3:20am: When I open I usually wait until my first break to eat food so that I don’t get a stomachache, so I either drink a protein shake or have something light like yogurt. While I drink/eat, I scroll through Facebook to catch up with my family until it’s time to leave. My dad is usually up at this time getting ready for work, so I converse with him. We don’t watch TV in the morning, so it’s nice to talk to him without any distractions. It makes waking up at the crack of dawn worth it.

3:40am – 3:55am: I make the ten minute commute to work and listen to Spotify once again to ensure a good start to my morning. Once I get to work, I sit in the parking lot and wait for the other openers to arrive. In the meantime, I watch Tiktoks again before heading inside once my crew arrives.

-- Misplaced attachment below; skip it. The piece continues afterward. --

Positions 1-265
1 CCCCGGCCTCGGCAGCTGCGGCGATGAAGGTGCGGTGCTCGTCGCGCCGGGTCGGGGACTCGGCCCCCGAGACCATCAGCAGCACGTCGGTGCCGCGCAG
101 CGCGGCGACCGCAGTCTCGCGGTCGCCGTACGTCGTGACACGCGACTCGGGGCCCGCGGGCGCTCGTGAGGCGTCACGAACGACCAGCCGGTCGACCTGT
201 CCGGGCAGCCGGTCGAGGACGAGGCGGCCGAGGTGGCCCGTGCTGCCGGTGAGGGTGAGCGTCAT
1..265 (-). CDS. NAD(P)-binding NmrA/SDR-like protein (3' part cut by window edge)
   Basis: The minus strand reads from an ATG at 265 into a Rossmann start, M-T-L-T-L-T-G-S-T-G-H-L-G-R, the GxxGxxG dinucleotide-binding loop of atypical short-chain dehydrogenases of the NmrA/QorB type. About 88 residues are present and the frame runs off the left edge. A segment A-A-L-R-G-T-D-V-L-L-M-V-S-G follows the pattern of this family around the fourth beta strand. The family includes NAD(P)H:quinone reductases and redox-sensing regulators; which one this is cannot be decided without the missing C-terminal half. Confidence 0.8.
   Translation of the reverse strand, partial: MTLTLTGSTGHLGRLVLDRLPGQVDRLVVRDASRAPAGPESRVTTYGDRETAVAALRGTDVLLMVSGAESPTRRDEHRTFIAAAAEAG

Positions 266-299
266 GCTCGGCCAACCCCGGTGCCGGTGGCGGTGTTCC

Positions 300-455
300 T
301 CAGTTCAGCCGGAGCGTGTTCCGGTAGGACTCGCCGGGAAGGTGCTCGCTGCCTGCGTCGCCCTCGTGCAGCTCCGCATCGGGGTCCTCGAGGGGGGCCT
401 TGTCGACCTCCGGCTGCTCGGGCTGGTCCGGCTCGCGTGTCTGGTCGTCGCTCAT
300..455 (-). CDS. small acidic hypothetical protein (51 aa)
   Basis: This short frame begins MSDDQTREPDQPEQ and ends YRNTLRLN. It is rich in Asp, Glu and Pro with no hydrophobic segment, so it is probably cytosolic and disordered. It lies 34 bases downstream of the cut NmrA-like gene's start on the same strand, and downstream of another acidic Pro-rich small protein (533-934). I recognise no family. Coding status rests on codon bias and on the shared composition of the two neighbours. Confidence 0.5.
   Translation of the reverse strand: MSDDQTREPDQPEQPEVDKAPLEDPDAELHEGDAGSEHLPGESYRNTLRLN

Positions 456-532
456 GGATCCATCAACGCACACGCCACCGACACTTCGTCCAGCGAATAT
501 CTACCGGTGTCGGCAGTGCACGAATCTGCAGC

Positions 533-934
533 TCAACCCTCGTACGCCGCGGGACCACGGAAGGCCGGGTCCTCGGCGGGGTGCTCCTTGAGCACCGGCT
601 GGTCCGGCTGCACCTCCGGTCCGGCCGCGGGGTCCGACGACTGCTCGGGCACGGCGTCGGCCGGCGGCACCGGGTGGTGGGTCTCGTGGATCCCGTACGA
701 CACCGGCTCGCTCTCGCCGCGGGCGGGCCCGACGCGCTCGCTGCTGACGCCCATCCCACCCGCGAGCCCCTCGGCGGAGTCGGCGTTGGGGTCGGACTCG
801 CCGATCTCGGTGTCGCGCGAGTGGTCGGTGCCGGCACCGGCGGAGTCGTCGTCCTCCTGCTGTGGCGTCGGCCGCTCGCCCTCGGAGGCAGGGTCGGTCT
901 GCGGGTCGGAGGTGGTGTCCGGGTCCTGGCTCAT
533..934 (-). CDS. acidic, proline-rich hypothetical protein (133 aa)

3:55am-6:00am: At this point in the morning, we open the store and get things going for the day. It is very crucial to stay focused during these tasks since Fridays are especially busy, so I only check the time on my phone to make sure my team and I are on track with our tasks. Once 6:00am rolls around, I take my break and sit down in the back. Our breaks are 10 minutes, so I don’t usually open Tiktok or Instagram since I am prone to falling down the rabbit hole on those apps. Instead, I will open Twitter to get a brief rundown of the news. I then open the app Finch, which is a self-care app where users take care of a pet bird that goes on adventures when you complete your self-care tasks. Users and their birds get rewards after an adventure is completed, and the bird grows up the more consist a user is. It is a goal-oriented app which helps me stay consistent with it, and my friend uses it as well so we hold each other accountable. Once I am done with my break, I go back on the floor and help my team get ready for peak – which is 7:00am to 9:00am.